Situation Awareness: Proceed with Caution
Find this in a Library
Situation awareness (SA) is a relatively new concept that has captured the imagination of the human factors community. This new concept is considered in the light of Benton J. Underwood's discussion about psychological concepts. In particular the distinction between SA as a phenomenon description (Level 2 concept) and SA as a causal agent (Level 3 concept) is discussed. The argument that SA is valuable as a phenomenon description draws attention to the intimate interactions between human and environment in determining meaning (or what matters) and reflects an increased appreciation for the intimate coupling between processing stages (e.g., perception, decision, and action) within closed-loop systems. However, I caution against considering SA as a causal agent. When SA is considered to be an object within the cognitive agent, there is a danger of circular reasoning in which SA is presented as the cause of itself. As a causal explanation, SA is a simple, easy-to-understand wrong answer that, in the end, will be an obstacle to research. As a phenomenon description, SA invites further research to discover causal relationships between the design of human-machine systems and the resulting performance.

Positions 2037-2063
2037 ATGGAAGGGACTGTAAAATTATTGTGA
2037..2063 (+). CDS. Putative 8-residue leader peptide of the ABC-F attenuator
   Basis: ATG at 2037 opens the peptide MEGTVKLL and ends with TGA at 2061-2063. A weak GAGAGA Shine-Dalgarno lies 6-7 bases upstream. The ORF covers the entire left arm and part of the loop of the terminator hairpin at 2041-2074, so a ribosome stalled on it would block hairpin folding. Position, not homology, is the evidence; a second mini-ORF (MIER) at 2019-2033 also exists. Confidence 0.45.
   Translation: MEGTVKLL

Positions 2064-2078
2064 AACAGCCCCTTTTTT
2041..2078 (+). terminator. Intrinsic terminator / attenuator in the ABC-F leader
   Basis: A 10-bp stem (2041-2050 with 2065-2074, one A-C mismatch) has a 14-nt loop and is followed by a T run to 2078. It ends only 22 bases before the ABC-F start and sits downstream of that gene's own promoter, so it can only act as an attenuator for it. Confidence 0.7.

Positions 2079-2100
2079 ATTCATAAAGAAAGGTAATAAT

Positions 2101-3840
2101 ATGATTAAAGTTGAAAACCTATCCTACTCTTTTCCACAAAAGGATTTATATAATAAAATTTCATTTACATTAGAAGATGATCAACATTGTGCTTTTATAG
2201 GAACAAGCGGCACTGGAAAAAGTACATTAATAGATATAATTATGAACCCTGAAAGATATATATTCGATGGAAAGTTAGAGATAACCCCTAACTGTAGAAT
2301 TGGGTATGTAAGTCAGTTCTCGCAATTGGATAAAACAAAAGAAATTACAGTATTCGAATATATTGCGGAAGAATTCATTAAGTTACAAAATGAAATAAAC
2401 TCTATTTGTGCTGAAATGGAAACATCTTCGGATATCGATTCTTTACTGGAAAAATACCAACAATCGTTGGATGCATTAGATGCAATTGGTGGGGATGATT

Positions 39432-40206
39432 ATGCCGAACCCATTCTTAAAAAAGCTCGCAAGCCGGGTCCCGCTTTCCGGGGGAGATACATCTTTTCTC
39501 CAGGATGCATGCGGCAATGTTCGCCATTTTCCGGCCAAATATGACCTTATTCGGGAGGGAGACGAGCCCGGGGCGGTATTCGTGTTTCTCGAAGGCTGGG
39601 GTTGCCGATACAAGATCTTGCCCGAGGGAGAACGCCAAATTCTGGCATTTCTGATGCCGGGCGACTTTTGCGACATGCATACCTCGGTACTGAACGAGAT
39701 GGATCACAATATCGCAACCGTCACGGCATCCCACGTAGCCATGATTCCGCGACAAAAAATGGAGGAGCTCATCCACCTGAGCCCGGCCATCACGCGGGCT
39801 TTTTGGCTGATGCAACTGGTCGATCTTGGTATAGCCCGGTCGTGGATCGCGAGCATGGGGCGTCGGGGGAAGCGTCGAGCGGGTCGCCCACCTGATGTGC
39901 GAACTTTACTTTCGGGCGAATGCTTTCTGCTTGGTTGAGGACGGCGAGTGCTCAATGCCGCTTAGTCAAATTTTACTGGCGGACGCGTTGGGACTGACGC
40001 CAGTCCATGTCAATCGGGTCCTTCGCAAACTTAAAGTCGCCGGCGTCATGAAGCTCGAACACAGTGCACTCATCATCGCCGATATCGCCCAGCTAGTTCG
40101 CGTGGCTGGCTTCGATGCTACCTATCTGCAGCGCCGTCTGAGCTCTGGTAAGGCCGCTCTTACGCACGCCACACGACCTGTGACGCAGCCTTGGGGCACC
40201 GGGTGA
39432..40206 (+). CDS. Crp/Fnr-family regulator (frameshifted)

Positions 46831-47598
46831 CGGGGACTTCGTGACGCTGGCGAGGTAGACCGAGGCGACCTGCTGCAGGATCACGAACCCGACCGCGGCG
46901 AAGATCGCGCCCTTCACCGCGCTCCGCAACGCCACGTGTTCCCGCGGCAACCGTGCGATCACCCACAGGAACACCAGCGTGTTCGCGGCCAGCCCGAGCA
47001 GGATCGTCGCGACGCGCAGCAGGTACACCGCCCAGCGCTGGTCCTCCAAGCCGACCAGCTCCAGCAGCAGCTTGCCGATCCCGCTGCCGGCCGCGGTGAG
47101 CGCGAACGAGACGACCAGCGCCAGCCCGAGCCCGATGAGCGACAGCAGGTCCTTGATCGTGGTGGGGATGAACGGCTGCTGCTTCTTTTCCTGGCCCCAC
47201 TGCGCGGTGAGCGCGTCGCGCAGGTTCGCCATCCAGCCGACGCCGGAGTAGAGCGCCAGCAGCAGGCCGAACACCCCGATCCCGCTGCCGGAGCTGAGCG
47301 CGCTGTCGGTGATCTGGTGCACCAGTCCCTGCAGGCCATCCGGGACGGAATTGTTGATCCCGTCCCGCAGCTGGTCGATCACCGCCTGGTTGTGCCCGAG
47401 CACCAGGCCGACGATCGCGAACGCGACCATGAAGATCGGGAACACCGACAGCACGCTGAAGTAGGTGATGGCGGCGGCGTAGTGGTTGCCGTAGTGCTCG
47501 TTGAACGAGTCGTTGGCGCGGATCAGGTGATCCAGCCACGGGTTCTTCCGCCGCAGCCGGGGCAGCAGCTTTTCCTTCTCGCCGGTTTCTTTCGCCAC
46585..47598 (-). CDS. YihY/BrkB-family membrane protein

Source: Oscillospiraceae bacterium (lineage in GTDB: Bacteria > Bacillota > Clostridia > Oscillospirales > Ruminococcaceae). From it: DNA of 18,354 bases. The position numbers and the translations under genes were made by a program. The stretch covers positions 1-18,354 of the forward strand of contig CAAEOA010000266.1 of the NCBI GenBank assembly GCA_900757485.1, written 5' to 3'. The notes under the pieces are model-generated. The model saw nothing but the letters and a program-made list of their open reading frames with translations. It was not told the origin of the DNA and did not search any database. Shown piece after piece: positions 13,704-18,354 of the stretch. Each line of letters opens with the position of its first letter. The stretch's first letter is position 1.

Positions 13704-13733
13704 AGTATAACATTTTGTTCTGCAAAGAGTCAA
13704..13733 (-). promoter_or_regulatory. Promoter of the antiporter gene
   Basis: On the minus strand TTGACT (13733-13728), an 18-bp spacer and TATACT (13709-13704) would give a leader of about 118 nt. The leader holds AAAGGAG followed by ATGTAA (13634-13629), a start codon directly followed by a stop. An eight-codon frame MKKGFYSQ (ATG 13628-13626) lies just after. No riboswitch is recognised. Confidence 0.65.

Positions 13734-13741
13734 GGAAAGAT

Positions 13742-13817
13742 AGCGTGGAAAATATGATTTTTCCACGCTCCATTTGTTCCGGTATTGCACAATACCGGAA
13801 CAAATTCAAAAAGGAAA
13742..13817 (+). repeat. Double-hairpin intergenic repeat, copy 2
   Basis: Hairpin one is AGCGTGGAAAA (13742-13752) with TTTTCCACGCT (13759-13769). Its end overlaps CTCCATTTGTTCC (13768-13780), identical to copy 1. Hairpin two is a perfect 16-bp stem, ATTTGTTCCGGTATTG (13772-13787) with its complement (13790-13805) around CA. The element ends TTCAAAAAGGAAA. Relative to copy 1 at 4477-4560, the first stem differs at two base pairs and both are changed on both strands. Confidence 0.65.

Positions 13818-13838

Flach, J. M.
(1995). Situation Awareness: Proceed with Caution. Human Factors: The Journal of the Human Factors and Ergonomics, 37 (1), 149-157.